(Pocket-lint) - When a smartwatch maker announces that it's been working on a new model, you typically expect a spec sheet full of upgrades over its previous model.
However, that's a system that Withings has ignored with the ScanWatch Horizon - and is often a rarity in the niche world of hybrid smartwatches.
Instead, the French company has simply made a more premium version of the standard Withings ScanWatch, with the exact same internals used here.
Is it a classy, worthwhile alternative to something like the Garmin Vivomove Sport, then? We've been testing in order to find out.
We don't think the Withings ScanWatch Horizon will make sense for everyone - there's a cheaper, equally accurate alternative in Withings' own lineup, after all.
That said, the Horizon is super-premium to wear, looks as good as anything on the market, and brings superb tracking to the table, making it a great proposition on its own two feet.
If you don't get scared off by the price tag, and love the look of it, this could be the perfect hybrid watch for you. For anyone who wants a more affordable or slim option, the standard ScanWatch is right there, too - it's a pretty simple equation to figure out.
Withings ScanWatch Horizon
- Looks superb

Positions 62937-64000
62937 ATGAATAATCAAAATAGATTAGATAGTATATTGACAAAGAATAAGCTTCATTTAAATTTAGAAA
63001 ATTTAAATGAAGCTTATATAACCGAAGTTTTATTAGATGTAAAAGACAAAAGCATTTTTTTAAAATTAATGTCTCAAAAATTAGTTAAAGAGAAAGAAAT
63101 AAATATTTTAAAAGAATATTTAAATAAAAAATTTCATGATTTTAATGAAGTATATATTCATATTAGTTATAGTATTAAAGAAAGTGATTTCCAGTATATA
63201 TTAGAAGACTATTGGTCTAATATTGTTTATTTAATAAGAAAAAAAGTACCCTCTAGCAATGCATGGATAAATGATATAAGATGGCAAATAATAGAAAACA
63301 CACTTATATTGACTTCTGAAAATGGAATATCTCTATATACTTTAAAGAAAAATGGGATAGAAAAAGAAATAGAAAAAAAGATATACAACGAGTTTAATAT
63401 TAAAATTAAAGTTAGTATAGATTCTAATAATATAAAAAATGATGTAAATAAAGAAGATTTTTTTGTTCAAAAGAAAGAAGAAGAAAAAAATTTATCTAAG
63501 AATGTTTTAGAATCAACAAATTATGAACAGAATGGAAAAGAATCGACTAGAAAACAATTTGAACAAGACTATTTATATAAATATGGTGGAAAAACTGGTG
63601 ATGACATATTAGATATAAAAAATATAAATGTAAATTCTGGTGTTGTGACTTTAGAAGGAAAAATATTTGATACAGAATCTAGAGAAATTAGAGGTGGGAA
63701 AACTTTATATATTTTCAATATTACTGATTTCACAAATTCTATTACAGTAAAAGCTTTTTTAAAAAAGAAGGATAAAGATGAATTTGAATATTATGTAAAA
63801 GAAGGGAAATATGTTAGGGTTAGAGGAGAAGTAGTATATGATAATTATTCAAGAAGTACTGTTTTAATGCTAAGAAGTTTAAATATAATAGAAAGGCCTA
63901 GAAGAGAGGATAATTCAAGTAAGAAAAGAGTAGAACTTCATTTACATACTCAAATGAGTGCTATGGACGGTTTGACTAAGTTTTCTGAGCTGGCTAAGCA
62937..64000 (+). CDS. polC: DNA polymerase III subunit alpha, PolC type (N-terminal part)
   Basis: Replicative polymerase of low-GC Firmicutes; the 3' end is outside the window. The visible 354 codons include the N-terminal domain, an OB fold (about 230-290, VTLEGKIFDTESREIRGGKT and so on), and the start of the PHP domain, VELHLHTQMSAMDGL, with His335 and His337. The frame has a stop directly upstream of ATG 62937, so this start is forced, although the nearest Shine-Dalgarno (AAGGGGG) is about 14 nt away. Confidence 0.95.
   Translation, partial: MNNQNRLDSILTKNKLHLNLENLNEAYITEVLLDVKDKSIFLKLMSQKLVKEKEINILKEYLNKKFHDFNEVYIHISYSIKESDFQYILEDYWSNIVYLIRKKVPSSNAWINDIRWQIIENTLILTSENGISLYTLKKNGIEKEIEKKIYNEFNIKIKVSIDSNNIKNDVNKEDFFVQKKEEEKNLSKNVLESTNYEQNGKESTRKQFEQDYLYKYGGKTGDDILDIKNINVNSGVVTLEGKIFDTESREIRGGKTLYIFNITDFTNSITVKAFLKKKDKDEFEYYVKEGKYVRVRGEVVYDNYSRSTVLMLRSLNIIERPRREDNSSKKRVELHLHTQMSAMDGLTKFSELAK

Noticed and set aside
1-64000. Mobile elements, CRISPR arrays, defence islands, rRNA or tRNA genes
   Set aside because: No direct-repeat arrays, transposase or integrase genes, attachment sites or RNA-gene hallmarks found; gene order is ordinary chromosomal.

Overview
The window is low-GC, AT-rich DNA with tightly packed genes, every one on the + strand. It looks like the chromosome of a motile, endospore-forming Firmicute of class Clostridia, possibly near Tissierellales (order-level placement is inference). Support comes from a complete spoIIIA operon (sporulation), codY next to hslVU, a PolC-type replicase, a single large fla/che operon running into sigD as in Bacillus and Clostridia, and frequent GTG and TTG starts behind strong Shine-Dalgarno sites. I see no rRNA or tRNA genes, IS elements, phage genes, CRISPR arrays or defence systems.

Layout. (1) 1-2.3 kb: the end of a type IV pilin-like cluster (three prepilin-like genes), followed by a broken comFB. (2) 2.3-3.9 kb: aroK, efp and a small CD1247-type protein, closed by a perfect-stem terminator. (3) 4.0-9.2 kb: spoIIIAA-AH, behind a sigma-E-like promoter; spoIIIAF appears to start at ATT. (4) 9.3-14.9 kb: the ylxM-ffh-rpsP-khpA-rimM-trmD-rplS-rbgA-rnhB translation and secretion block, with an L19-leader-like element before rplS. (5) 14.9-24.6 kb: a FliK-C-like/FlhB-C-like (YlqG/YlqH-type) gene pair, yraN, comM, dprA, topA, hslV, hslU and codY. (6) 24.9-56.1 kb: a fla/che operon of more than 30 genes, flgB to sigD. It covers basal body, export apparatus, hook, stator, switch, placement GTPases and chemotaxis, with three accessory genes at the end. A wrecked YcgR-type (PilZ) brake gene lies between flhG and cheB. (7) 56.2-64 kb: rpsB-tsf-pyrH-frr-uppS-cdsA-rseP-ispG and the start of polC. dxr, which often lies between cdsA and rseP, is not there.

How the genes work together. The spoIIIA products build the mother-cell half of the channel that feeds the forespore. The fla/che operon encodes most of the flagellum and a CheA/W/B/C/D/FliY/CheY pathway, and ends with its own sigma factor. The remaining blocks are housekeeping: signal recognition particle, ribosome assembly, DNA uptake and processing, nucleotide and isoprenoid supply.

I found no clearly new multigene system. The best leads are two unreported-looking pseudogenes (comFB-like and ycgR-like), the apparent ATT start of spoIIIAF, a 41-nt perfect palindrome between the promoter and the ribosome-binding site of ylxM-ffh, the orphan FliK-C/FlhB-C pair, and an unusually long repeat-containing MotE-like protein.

- Premium build
- Great tracking
- Comes with a strap option
- Quite pricey
- Pretty heavy
- No GPS
- Green or blue finish
- Weight: 72g
- Stainless steel build with sapphire glass face
- Comes with a replacement rubber strap
The look and feel of the ScanWatch Horizon is comprehensively different to the original model, with only a couple of key similarities.
To deal with those first, you again have a standard analogue watch face interrupted by a small circular PMOLED display on the top half, which lets you navigate simple menus and check your fitness stats quickly when you have the need.
This screen also works identically to how it does on the ScanWatch, with a relatively clear image that's easy to read but a clear size limitation that means it's not exactly multi-purpose.
You again have a crown to let you click through these menus and display options, too, which is both chunky and easy to turn.
From there, it's all changed - the watch is now all-metal, with a stainless steel body and a matching band to go with it. The Horizon comes in deep blue or green options, and both look pretty gorgeous.
They're finished in a classy dull matte way that catches the light really well at certain angles, but it's subtle enough to blend in with basically any outfit you like. This gets even easier when you factor in the matching rubber strap that comes with the watch, which helps to lighten the load and make it look less formal.
The box also comes with a few replacement links and tools to let you slot them in and out of the metallic band so that you can get it sized right - a familiar process for those who've owned metal watches before, but a little fiddly if it's your first time.
The watch nods to its diving-inspired design with a rotating bezel, as well, although this doesn't really do anything unless you're a fan of keeping timers in your head, and it was actually so stiff on our model that rotating it was a bit of a struggle.